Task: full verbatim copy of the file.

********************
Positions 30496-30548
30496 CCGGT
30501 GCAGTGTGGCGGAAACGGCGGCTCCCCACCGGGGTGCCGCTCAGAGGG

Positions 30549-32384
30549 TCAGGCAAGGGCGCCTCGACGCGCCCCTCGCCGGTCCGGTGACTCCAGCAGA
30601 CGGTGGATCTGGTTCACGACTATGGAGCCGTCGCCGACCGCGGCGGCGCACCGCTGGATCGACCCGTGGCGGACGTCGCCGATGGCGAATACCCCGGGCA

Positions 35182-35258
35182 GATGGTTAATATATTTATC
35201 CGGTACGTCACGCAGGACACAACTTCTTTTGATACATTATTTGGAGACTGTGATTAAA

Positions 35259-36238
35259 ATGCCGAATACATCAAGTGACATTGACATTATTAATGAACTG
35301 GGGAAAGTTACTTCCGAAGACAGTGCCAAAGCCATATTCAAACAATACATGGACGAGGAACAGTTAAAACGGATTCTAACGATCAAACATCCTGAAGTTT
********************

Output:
Positions 30496-30548
30496 CCGGT
30501 GCAGTGTGGCGGAAACGGCGGCTCCCCACCGGGGTGCCGCTCAGAGGG

Positions 30549-32384
30549 TCAGGCAAGGGCGCCTCGACGCGCCCCTCGCCGGTCCGGTGACTCCAGCAGA
30601 CGGTGGATCTGGTTCACGACTATGGAGCCGTCGCCGACCGCGGCGGCGCACCGCTGGATCGACCCGTGGCGGACGTCGCCGATGGCGAATACCCCGGGCA

Positions 35182-35258
35182 GATGGTTAATATATTTATC
35201 CGGTACGTCACGCAGGACACAACTTCTTTTGATACATTATTTGGAGACTGTGATTAAA

Positions 35259-36238
35259 ATGCCGAATACATCAAGTGACATTGACATTATTAATGAACTG
35301 GGGAAAGTTACTTCCGAAGACAGTGCCAAAGCCATATTCAAACAATACATGGACGAGGAACAGTTAAAACGGATTCTAACGATCAAACATCCTGAAGTTT